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WTA CEO Steve Simon sits for an interview during the WTA Finals tennis tournament in Fort Worth, Texas, on Nov. 1, 2022. It took more than three decades after the founding of the Women’s Tennis Association for all four Grand Slam tournaments to agree to give the same prize money to female and male players. Now the women’s tour is pledging to make sure its athletes also get identical paychecks at some other top-tier events in the coming years.Tim Heitman/The Associated Press

Like other sports, women’s tennis is looking into the possibility of getting into business with Saudi Arabia. And while holding a tournament there is not imminent, WTA chairman and chief executive Steve Simon said Friday that he visited that country with some players in February as part of the evaluation process.

“It’s a very difficult and very challenging topic that’s being, obviously, measured by many, many different groups right now,” Simon said at an event in London to mark the 50th anniversary of the meeting that led to the founding of the WTA.

He acknowledged there “are still tons of issues in Saudi Arabia” with regard to women’s rights and LGBTQ rights.

Simon’s comments came a few days after the St. Petersburg, Fla.-based WTA announced it was setting up a “pathway to equal prize money” so women earn the same as men at certain tournaments by 2027 and others by 2033. Simon said Tuesday additional money would come from incremental boosts by the events themselves and from revenue projected to arrive from broadcast, data and sponsorship rights via WTA Ventures, the tour’s commercial enterprise that launched in March.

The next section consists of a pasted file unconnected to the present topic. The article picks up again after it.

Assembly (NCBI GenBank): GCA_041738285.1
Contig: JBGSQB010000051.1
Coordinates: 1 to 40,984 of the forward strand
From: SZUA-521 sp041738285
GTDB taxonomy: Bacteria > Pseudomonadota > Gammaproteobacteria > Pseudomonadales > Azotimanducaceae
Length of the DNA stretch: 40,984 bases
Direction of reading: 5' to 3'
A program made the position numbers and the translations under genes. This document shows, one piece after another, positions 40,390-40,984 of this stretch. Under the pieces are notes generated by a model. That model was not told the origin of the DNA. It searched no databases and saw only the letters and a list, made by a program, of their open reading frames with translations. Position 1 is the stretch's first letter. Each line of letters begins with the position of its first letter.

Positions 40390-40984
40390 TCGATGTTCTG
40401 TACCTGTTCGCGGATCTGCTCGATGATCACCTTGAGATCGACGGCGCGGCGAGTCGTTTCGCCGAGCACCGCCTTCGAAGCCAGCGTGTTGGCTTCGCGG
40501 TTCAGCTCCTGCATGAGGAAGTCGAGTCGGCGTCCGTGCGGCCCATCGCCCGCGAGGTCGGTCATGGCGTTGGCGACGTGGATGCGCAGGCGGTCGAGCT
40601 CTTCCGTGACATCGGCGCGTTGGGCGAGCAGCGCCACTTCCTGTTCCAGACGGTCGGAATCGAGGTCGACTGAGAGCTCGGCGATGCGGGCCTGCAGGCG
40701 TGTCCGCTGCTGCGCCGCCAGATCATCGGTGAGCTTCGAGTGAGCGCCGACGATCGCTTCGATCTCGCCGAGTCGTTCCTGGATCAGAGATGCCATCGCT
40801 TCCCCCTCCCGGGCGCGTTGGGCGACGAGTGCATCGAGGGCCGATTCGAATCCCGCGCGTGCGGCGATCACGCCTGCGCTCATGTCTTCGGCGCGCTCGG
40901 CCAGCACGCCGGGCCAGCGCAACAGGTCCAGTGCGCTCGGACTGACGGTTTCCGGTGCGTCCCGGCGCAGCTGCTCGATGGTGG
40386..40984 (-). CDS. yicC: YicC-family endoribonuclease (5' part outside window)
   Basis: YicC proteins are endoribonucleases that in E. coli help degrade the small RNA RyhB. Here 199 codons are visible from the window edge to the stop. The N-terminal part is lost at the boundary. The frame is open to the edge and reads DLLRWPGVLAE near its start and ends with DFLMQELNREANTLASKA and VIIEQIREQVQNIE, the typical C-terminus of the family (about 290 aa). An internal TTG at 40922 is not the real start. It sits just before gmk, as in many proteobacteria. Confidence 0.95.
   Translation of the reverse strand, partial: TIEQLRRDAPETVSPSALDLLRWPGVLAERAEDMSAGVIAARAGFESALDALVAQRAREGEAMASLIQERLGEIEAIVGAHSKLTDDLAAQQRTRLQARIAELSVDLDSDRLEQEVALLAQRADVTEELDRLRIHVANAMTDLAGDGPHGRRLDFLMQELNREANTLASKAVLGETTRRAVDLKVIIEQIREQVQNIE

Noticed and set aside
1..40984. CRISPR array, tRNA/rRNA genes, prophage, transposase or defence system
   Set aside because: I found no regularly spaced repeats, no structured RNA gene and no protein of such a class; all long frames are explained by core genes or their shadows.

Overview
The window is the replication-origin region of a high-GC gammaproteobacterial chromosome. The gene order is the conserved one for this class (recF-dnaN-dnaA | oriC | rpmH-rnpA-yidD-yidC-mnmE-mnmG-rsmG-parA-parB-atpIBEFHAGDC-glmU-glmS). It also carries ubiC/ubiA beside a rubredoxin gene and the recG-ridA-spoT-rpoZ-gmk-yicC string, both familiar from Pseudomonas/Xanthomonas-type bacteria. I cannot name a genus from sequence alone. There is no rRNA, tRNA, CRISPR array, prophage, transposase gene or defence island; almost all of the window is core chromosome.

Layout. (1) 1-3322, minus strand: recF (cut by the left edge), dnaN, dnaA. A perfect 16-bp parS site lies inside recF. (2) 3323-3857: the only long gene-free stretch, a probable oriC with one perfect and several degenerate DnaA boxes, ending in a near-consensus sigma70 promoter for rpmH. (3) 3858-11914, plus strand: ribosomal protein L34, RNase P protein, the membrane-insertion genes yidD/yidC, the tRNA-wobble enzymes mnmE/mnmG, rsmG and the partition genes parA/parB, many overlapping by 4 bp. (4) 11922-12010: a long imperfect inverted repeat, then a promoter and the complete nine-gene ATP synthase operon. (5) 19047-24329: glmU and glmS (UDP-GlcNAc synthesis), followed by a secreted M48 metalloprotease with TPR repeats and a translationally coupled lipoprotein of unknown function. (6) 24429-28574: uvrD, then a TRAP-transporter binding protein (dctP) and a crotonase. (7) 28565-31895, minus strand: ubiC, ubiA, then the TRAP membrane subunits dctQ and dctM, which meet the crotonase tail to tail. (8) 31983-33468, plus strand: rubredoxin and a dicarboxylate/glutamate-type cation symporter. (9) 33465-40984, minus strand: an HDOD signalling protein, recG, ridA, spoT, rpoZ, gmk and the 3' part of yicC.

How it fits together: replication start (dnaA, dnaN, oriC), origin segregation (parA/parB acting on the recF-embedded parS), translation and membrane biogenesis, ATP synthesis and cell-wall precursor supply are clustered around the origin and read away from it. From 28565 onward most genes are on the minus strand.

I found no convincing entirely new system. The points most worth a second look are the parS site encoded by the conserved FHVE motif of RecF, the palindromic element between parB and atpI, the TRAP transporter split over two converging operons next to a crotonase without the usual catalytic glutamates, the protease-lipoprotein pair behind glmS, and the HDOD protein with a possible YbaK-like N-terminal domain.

“The Saudis are talking to a lot of people and a lot of different sports right now,” Simon said. “I think everybody’s evaluating what this means and: How do you move forward with that?”

The men’s tennis tour, the ATP, has been in contact with the Saudi sovereign wealth fund, officially named the Public Investment Fund. The PGA Tour, European tour and the fund, which backed the LIV Golf series, said on June 6 they would combine their commercial businesses. Saudi soccer clubs have been bringing in top players from Europe.

These sorts of deals have been pointed to as examples of “sportswashing” – efforts to rebrand a country’s troubling public image through what happens on fields of play.

On Friday, Simon framed the issue, in part, as perhaps offering an opportunity to help improve human rights in Saudi Arabia.

“You want them to do what they are talking about right now and advance the opportunities for women in the country, to make it better,” Simon said. “You need to support that. You can’t walk away from that.”

Billie Jean King, the International Tennis Hall of Fame member and equal-rights champion, said during a panel discussion at Friday’s event: “I’m a huge believer in engagement. I don’t think you really change unless you engage. … How are we going to change things if we don’t engage?”

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